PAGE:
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The Reflector

The Student Newspaper of Mississippi State University

The Reflector

The Student Newspaper of Mississippi State University

The Reflector

MS Modern brings music, arts festival to Starkville

MS Modern, a budding company aimed at artist collaboration, holds its first Starkville event in the Cotton District Saturday at 6 p.m: the MS Modern Micro Festival, which features innovative music, art and beer straight from microbreweries. 

Greg Gandy, a 24-year-old painter from Madison, Miss., leads the team effort. He said MS Modern formed to allow collaboration rather than competition among Mississippi’s creative minds. 

 “We are a business made up entirely of artists with the goal of connecting, enabling and mobilizing artists of Mississippi through communication and organization,” he said. “We want to have everybody working together instead of against each other.” 

The company aims to display this effort through Mississippi events. 

MS Modern’s first event was a pop-up art show on Jan. 16 at the Mississippi Museum of Art. The show drew in over 200 people, mostly in the 18-35 age range, which is MS Modern’s key demographic. 

The pop-up art show featured the work of MSU alumnus Jon Nowell, who said the art show became a way for young people to work together. 

“It takes a ground level effort to get something together. Instead of working on a painting for your professor’s eyes only, once you finish school, you have to create for an actual audience,” he said. “Then you have to work together to find ways to show it to your audience. It’s about communicating and using the strengths that each person has.” 

On the heels of the pop-up show’s success, MS Modern’s members began work the very next day to form the original ideas of a new music festival. They will be displaying the collaborative efforts in full effect through this Saturday’s Micro Festival. Assembling, organizing and planning a music festival can take months, if not years. Within three months, teams of artists and locals from all across the state have worked to bring the festival to reality, which Gandy said is a true testament to collaboration.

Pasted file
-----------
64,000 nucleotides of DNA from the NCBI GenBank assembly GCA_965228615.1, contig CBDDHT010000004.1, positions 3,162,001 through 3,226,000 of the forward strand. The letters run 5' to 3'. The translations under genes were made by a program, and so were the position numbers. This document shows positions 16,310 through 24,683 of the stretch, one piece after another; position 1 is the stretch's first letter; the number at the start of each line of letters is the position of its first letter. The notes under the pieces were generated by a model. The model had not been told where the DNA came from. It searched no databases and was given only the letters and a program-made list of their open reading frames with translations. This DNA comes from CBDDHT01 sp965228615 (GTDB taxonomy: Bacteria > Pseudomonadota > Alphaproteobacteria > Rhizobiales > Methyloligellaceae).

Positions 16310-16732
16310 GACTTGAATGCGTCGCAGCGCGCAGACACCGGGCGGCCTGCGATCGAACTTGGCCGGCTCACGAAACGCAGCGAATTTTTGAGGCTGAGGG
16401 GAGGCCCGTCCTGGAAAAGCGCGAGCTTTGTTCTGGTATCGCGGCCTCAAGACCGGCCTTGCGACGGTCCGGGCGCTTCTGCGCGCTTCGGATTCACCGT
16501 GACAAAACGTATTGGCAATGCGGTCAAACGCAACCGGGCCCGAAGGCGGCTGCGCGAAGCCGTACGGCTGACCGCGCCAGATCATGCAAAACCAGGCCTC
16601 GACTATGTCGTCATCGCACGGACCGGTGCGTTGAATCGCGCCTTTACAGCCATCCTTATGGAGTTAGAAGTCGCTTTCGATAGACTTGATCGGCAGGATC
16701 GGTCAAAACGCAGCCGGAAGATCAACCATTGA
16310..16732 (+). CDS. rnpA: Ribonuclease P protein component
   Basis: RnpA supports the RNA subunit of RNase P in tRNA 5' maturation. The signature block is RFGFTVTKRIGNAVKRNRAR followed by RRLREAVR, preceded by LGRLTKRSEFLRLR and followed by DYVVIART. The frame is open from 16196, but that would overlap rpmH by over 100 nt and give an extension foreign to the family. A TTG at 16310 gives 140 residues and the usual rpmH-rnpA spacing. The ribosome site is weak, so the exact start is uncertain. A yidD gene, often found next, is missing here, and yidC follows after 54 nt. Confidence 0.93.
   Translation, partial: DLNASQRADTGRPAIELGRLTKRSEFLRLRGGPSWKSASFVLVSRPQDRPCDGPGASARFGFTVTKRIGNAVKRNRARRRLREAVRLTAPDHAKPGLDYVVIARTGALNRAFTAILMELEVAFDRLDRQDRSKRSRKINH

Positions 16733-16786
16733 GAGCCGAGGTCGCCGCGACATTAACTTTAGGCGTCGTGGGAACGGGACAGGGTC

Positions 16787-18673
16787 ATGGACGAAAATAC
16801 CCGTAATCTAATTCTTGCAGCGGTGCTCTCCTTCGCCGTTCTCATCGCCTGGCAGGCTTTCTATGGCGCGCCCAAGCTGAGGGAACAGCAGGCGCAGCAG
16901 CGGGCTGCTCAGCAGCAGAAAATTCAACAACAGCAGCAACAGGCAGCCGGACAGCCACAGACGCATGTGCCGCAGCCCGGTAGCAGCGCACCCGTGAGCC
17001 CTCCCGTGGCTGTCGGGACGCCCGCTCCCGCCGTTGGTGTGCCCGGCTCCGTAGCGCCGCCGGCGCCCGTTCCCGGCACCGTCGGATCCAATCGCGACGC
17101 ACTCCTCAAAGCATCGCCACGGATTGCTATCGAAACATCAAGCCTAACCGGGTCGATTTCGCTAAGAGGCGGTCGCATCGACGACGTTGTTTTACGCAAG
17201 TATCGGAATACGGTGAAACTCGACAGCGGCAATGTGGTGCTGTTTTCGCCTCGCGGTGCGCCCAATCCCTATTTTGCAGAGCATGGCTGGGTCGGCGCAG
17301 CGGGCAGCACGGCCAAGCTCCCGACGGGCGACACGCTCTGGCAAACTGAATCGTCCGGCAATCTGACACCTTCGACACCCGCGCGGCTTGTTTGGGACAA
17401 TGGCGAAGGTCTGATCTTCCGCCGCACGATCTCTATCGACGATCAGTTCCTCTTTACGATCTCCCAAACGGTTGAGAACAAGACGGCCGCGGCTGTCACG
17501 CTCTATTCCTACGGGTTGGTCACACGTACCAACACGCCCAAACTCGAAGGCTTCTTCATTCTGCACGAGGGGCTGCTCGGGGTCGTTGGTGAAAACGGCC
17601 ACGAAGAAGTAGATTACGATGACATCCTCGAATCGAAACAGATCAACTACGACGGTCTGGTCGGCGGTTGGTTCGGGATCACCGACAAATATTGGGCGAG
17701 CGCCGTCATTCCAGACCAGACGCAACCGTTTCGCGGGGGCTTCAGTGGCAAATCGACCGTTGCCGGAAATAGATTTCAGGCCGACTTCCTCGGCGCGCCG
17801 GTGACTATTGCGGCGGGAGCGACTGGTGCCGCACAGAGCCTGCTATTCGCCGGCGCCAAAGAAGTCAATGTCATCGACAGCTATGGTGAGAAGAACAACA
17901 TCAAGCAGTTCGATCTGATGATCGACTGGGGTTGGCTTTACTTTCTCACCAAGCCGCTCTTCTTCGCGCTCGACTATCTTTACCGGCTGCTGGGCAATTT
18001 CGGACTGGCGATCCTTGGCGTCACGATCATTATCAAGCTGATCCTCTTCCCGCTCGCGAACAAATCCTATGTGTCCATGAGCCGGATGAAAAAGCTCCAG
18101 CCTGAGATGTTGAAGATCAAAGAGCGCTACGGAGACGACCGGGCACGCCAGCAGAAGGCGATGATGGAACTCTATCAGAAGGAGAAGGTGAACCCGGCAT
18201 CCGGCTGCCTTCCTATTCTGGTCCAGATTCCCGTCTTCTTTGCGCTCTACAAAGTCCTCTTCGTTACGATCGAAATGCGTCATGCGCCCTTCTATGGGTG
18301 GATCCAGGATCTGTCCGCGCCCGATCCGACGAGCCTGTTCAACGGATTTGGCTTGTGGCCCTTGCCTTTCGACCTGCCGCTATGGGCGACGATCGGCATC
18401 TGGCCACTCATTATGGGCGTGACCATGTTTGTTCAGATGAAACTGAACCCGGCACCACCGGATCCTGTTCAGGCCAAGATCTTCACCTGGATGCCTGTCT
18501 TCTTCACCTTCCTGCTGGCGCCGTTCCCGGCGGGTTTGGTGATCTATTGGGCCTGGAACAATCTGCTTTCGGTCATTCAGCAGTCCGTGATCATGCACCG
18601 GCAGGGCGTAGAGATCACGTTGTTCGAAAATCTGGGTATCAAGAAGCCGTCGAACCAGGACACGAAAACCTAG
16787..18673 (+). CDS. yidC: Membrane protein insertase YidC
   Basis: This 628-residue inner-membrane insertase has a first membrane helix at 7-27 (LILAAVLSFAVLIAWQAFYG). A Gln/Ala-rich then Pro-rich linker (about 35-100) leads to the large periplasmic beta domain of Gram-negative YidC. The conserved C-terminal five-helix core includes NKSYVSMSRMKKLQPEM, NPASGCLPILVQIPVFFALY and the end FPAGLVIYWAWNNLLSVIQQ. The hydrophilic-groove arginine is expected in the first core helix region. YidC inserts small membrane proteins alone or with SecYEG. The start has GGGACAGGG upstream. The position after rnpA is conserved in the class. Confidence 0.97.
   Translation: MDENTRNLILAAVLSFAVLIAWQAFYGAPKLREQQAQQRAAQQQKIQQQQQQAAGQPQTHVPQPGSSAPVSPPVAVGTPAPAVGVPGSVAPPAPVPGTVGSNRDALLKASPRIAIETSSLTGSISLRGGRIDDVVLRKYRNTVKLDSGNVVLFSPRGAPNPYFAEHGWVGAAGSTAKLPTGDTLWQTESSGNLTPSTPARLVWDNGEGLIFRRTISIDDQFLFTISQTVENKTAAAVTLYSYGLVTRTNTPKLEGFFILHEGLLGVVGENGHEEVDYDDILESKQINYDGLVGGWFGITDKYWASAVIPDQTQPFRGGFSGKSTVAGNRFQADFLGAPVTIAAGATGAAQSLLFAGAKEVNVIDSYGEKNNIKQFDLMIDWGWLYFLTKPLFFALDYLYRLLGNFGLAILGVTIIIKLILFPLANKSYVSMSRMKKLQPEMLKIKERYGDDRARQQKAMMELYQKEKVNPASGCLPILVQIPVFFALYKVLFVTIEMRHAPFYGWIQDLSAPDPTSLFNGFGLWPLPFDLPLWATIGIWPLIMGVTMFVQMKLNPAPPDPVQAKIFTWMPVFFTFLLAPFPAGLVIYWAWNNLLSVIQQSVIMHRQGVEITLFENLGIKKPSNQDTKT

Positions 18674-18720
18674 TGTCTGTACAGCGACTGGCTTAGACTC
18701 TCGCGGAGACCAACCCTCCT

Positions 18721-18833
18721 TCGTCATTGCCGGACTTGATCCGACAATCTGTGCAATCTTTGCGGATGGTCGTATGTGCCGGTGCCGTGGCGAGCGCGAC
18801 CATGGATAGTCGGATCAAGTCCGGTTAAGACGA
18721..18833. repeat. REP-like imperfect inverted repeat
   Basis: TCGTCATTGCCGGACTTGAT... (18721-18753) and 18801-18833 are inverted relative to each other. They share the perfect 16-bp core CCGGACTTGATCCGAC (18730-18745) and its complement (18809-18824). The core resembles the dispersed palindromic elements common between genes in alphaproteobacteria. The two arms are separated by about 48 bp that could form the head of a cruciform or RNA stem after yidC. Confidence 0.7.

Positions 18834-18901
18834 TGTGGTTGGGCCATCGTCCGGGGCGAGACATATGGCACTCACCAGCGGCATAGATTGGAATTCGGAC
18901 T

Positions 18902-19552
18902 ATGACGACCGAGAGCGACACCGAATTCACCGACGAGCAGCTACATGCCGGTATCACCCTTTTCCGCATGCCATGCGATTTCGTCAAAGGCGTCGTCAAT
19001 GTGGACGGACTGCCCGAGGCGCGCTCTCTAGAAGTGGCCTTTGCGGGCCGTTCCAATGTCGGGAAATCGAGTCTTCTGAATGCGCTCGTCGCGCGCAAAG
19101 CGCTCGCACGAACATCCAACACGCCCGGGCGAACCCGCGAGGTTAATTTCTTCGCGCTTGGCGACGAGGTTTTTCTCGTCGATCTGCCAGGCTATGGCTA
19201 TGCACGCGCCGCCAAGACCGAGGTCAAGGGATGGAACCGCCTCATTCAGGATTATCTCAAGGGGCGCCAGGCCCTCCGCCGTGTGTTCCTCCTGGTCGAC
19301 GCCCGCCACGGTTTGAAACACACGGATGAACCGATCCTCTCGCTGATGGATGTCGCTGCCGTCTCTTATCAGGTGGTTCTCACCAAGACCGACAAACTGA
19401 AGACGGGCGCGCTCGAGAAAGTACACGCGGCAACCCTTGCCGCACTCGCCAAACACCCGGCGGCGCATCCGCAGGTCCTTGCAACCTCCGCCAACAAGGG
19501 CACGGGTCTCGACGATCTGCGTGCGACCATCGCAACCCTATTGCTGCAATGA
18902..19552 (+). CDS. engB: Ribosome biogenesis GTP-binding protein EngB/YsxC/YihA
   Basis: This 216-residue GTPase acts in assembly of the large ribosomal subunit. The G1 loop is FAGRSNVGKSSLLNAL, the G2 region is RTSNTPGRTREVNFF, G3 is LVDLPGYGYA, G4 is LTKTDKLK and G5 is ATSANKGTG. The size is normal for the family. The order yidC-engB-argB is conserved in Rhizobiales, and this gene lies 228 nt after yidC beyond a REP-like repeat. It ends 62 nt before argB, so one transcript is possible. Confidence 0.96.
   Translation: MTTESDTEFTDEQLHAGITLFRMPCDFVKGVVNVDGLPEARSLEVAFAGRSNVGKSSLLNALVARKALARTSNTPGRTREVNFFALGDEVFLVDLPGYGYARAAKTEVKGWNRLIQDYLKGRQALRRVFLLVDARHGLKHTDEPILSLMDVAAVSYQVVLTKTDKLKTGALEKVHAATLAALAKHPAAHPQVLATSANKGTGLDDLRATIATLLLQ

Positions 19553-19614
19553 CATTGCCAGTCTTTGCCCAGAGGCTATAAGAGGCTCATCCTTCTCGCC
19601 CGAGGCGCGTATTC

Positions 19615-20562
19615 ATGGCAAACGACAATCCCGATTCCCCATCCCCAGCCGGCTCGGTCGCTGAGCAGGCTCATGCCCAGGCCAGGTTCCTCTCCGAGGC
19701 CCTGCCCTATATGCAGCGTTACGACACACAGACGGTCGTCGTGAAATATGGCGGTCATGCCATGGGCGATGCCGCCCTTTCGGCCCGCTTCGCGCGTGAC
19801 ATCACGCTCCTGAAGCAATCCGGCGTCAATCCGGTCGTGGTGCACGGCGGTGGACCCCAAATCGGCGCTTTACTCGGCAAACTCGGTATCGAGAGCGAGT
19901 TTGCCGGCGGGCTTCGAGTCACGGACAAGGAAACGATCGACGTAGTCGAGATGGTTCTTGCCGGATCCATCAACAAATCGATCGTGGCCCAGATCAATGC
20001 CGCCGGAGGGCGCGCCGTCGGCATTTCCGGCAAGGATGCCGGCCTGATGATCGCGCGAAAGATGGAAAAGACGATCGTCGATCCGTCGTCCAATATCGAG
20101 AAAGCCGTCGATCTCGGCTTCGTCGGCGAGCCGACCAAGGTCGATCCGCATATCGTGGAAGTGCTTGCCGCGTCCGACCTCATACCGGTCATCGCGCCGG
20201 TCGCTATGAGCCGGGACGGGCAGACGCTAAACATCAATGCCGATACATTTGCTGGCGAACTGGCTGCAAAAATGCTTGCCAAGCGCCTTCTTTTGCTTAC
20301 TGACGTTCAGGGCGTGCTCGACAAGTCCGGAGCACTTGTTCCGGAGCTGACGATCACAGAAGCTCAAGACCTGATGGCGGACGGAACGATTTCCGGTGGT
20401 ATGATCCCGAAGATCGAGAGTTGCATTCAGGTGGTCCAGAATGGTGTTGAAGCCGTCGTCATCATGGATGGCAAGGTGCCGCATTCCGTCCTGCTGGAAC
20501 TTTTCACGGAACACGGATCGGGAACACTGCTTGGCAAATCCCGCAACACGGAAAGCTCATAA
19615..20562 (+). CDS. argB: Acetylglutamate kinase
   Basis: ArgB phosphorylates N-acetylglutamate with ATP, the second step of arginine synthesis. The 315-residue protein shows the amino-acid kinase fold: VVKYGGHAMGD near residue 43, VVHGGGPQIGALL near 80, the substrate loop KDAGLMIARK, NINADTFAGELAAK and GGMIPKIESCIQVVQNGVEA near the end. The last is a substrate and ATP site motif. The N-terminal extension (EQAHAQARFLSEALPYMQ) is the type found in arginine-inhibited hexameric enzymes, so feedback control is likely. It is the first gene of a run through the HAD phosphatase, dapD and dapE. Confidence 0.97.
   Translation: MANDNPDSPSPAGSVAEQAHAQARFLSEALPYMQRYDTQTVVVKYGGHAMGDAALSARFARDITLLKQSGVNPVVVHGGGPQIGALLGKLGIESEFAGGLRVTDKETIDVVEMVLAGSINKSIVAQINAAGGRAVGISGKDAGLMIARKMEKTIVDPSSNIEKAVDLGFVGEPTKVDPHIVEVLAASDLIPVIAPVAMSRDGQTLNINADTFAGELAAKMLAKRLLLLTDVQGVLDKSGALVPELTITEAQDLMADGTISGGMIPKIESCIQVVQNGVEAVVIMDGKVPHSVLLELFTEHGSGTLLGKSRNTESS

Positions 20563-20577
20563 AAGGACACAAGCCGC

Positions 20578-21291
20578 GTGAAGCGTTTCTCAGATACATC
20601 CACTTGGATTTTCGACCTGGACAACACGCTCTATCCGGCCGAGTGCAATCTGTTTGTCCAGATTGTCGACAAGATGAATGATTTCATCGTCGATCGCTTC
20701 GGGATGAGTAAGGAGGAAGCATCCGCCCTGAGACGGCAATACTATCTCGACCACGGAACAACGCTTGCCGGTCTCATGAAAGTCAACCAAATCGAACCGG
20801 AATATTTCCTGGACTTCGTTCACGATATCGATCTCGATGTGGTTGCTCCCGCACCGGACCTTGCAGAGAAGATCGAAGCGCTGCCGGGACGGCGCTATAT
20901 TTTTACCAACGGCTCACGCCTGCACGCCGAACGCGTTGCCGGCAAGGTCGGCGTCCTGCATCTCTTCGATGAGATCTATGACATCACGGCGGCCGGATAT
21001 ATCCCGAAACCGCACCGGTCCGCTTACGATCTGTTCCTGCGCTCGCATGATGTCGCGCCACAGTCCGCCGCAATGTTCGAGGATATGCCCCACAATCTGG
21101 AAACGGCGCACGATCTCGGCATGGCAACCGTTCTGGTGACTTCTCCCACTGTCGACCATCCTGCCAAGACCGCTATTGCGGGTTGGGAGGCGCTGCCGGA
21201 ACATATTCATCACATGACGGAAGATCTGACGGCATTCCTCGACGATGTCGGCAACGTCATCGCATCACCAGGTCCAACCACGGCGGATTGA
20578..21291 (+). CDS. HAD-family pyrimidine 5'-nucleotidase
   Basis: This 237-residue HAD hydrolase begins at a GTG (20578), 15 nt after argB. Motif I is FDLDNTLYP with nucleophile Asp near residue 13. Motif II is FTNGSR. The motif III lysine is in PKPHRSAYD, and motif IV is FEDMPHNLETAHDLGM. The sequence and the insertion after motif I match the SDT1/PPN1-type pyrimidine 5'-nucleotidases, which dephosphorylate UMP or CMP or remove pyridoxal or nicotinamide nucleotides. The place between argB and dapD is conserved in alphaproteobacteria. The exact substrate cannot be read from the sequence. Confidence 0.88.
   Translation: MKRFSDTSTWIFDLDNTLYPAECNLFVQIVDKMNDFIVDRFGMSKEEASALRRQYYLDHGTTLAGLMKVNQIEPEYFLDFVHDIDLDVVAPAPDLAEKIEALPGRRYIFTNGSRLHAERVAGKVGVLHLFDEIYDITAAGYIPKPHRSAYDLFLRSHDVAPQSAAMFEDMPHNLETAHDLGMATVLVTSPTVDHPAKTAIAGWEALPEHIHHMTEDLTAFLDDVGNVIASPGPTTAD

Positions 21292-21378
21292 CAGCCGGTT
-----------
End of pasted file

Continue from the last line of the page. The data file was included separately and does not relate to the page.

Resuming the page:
“This is what happens when you work together,” he said. “A bunch of people doing small things can make an incredible impact.”

Gandy said he hopes the festival creates an environment of joy and happiness as well as one of innovation. 

“First and foremost, we want to have a good time for the sake of having a good time,” he said. 

As its website explains, MS Modern’s members want to push the state forward through artistry. 

“Our aim is to propel Mississippi forward through creativity,” the site said. 

The festival seems on track to accomplish that goal with the line up of bands and variety of entertainment. The festival features bands from across the country as well as bands from Mississippi. RBTS WIN, a band out of Asheville, NC, is on the edge of its big break. Its synth tunes align closely with M.I.A., with whom the band has played festivals with. The Box Tiger, a band from Ontario, has played sold-out shows with Foster the People. Oh, Jeremiah, from Hattiesburg, and Graball Freerun, from Starkville, will round out the festival line-up. DJ GLOtron will play sets on the side stage between the bands’ sets. 

Gandy said he believes bringing in outside artists will help the Mississippi bands gain exposure to the outside bands’ circles. 

“These artists are about to blow up,” he said. “We hope that bringing them in for the festival will encourage the mixing of their circles.” 

The Micro Festival will also feature the fashion designs of Hi Lo, based out of New Orleans. 

Gandy said models will showcase the designs in an unconventional way. 

“The models will be wearing Hi Lo’s design while standing on platforms to serve as living sculpture,” he said. 

Gandy said he hopes more festivals will take place in the future throughout the state. 

“We plan to go from Starkville to Oxford, Ocean Springs, Jackson and Hattiesburg. Hopefully there will be two festivals each year,” he said. “Each city will have a large hand in defining how those festival stages will look.”

Gandy said local effort is a large contributor to this weekend’s festival in particular. 

“All of us at MS Modern are grateful and humbled by their generosity and the generosity of Starkville as a whole,” he said. “This event was brought into reality through the overwhelming support of the Mississippi Development Authority, Dan Camp, the City of Starkville, and many others that chose to support the arts through action rather than words.”

The free festival will take place in the Cotton District on Saturday at 6 p.m. MS Modern will sell T-shirts, beer and armbands for beer in order to fund the event. The armbands cost $2 for participants over 21. With the purchase of an armband, MS Modern will donate $1 to Mississippi Food Network, an organization that provides meals for hungry Mississippians. Every dollar given to Mississippi Food Network provides for seven meals. The festival has a goal of selling 1,000 armbands in order to provide 7,000 meals. The goal furthers the overarching theme of collaboration that winds throughout the entire event. 

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MS Modern brings music, arts festival to Starkville